Old 08-07-2002, 01:00 PM   #6
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Re: mortgage versus debt free?

RedOscar said
Quote:
My aversion to debt will always drive me to be paid for over holding a mortgage, especially in early retirement.

I like the security in knowing that making a mortgage payment each month is not on my list of concerns. In today's uncertain stock market, and predictions of below average returns on investment, I'm thrilled to be debt free.
I have to agree. It's really nice not to have any debt to worry about - taxes are bad enough. And in that vein - some people who have been paying their property taxes through their mortgages may be shocked at how much the property tax actually is. So, be sure to include that in your retirement budget if you plan to pay off your mortgage beforehand.

Ours went up 22% this year. I'm hoping that's nor a trend.

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Re: mortgage versus debt free?
Old 12-10-2002, 04:01 PM   #7
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Re: mortgage versus debt free?

I have no mortgage. However, with rates as low as they are now, I know I could borrow to the max. and
make money on the cash borrowed. It's a no-brainer
in my opinion. So, why don't I do it? I just don't have
the energy anymore and don't want the hassle.
But, if I was 15 years younger I could make a pile of money pretty easily. Would probably concentrate in
real estate investment.
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Re: mortgage versus debt free?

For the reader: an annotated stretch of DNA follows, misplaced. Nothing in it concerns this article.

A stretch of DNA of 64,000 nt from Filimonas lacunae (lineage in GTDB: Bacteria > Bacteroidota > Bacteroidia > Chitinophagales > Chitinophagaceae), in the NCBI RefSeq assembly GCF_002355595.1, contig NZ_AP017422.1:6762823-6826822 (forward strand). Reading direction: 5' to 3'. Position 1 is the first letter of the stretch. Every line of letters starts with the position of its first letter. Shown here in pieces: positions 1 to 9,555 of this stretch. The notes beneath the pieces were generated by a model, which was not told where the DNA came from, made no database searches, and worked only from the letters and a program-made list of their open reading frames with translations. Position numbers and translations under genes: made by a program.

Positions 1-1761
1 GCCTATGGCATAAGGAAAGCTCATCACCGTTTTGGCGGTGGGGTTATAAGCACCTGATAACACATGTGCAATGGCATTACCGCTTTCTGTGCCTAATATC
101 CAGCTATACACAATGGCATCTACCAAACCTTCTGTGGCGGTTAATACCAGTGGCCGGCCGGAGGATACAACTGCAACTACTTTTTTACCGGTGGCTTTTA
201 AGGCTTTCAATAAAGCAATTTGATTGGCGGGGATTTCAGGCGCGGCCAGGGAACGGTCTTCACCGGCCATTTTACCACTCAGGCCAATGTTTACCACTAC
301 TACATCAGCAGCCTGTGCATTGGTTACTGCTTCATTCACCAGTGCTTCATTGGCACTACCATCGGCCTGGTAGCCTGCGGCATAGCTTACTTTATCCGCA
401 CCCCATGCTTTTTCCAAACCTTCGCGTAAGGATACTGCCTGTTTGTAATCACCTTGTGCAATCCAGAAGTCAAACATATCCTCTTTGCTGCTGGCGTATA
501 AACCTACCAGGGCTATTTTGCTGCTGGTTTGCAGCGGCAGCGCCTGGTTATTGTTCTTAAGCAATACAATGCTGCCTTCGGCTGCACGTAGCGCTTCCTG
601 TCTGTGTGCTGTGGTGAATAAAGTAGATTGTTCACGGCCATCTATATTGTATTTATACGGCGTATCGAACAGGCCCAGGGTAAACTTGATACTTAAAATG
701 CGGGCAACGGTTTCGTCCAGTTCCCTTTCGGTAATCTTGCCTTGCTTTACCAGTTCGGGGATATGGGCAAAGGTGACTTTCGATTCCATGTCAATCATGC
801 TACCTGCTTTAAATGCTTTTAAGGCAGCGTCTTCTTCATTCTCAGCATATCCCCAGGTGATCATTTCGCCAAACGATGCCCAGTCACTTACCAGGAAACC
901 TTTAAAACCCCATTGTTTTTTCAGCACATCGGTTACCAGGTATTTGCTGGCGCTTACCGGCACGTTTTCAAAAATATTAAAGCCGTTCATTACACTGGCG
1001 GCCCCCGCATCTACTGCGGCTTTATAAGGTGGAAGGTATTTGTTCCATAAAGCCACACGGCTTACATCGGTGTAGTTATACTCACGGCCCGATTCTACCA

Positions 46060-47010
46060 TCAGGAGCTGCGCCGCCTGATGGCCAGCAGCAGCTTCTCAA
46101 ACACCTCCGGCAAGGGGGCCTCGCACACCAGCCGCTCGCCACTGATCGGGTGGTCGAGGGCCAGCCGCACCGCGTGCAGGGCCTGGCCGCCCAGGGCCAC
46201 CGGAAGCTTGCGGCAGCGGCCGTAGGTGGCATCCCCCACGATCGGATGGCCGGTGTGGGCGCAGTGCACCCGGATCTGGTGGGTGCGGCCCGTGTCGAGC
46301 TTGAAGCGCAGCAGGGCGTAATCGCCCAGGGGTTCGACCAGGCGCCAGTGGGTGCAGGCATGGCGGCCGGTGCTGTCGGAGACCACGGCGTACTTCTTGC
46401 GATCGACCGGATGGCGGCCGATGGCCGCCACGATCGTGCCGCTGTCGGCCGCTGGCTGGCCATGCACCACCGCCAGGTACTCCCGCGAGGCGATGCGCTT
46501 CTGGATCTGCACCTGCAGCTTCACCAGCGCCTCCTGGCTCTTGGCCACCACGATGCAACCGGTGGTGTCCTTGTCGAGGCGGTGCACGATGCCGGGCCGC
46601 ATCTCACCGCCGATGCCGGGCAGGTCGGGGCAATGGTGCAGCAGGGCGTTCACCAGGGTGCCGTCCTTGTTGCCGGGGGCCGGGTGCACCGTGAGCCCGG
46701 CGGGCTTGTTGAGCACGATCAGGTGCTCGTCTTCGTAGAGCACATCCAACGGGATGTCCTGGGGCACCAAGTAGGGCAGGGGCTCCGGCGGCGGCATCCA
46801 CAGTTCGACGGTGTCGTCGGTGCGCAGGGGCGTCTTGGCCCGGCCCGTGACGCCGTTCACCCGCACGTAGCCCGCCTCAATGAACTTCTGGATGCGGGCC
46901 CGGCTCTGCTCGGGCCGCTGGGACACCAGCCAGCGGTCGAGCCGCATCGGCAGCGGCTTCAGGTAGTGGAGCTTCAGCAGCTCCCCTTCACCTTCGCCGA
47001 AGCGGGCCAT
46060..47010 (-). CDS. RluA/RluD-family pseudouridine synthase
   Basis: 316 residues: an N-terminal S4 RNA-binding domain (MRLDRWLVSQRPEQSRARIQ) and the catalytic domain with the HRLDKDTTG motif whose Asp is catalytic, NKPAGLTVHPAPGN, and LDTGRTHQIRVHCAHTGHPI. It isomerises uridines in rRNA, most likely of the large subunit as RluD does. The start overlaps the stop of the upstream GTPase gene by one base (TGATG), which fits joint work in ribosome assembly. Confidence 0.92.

Old 12-28-2002, 11:13 PM   #8
 
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Re: mortgage versus debt free?

I recently took a cab ride with a Mortgage Backed Security broker that was trying to "sell" me on the benefits of Mortgage Backed securities.

As we discussed the issues, I asked him the question as to whether it made more sense to buy a mortgage backed security or to pay down the mortgage on my own house.

His answer was that almost everyone he knew in the industry completely owned thier own house.

So if you are buying bonds anyway - you are better off paying down your mortgage.

I've got a very small mortgage on my house anyways - but that's so I can refinance for a much larger amount in case my financial situation ever changes.

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Re: mortgage versus debt free?
Old 12-29-2002, 02:34 PM   #9
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Re: mortgage versus debt free?

Quote:
I've got a very small mortgage on my house anyways - but that's so I can refinance for a much larger amount in case my financial situation ever changes.
I didn't know that having a mortgage made getting new financing easier. Is that so?

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Re: mortgage versus debt free?
Old 12-30-2002, 02:56 AM   #10
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Re: mortgage versus debt free?